8% = -21 dB

Notice coming down that list that each time we multiplied the linear gain by 0.7, we just subtracted 3 from the decibel value, because, as we see in the equation above, these mean the same thing.

This means that we can make a volume control – whether it’s a slider or a rotating knob – where the amount that you move or turn it corresponds to the change in level. In other words, if you move the slider by 1 cm or rotate the knob by 10º – NO MATTER WHERE YOU ARE WITHIN THE RANGE – the change is level will be the same as if you made the same movement somewhere else.

This is why Bang & Olufsen devices made since about 1990 (give or take) have a volume control in decibels. In older models, there were 79 steps (0 to 78) or 73 steps (0 to 72), which was expanded to 91 steps (0 to 90) around the year 2000, and expanded again recently to 101 steps (0 to 100). Each step on the volume control corresponds to a 1 dB change in the gain. So, if you change the volume from step 30 to step 40, the change in level will appear to be the same as changing from step 50 to step 60.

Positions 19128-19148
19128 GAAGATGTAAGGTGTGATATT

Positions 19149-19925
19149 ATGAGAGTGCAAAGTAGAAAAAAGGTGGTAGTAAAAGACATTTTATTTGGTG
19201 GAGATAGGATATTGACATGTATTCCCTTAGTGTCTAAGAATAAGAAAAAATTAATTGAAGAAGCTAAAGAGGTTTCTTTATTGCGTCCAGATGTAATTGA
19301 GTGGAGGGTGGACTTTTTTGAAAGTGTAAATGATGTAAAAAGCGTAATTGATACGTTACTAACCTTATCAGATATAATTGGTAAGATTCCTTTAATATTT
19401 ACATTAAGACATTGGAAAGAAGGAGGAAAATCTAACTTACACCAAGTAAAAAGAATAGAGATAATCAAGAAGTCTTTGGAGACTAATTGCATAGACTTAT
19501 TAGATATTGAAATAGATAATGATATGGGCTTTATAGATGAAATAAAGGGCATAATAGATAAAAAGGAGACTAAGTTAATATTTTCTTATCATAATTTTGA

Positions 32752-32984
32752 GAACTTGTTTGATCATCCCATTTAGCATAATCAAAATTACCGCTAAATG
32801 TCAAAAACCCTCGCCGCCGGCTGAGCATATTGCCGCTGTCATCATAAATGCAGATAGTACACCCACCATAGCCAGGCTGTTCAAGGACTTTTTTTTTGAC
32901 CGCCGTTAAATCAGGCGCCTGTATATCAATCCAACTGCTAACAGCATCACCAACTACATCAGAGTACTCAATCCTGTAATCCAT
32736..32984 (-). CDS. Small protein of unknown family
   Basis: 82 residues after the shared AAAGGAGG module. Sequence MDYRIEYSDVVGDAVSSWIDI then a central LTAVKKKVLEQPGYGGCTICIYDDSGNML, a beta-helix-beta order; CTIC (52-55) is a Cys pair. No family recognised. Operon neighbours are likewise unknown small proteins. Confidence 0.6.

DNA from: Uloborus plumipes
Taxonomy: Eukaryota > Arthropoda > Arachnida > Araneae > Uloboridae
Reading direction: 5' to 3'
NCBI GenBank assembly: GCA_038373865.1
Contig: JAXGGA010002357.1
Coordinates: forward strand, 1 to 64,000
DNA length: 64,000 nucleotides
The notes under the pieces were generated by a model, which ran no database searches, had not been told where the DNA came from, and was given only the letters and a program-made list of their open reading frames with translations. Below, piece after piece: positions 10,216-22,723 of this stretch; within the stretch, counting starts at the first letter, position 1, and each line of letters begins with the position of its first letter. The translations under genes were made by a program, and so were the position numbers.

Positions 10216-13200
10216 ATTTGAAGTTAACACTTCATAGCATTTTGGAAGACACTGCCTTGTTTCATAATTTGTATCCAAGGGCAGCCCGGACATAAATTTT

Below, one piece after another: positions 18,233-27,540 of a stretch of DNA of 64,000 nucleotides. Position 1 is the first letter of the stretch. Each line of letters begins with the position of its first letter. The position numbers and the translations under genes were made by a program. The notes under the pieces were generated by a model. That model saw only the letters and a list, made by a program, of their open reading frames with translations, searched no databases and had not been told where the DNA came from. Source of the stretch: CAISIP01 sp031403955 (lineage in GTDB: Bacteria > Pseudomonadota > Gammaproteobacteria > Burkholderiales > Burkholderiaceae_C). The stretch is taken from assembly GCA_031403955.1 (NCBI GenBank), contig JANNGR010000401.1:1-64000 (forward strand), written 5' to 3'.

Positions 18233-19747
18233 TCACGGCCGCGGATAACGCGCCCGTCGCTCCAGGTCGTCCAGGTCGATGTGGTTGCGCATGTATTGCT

Volume Step ≠ Output Level

Up to now, all I’ve said can be condensed into two bullet points:

  • Volume control is a change in the gain value that is multiplied by the incoming signal
  • We express that gain value in decibels to better match the way we hear changes in level

Notice that I didn’t say anything in those two statements about how loud things actually are… This is because the volume setting has almost nothing to do with the level of the output, which, admittedly, is a very strange thing to say…

For example, get a DVD or Blu-ray player, connect it to a television, set the volume of the TV to something and don’t touch it for the rest of this experiment. Now, put in a DVD copy of any movie that has ONLY dialogue, and listen to how loud it sounds. Then, take out the DVD and put in a CD of Metallica’s Death Magnetic, press play. This will be much, much louder. In fact, if you own a B&O TV, the difference in level between those two things is the same as turning up the volume by 31 steps, which corresponds to 31 dB. Why?

When re-recording engineers mix a movie, they aim to make the dialogue sit around a level of 31 dB below maximum (better known as -31 dB FS or “31 decibels below Full Scale”). This gives them enough “headroom” to get much louder for explosions and gunshots to be exciting.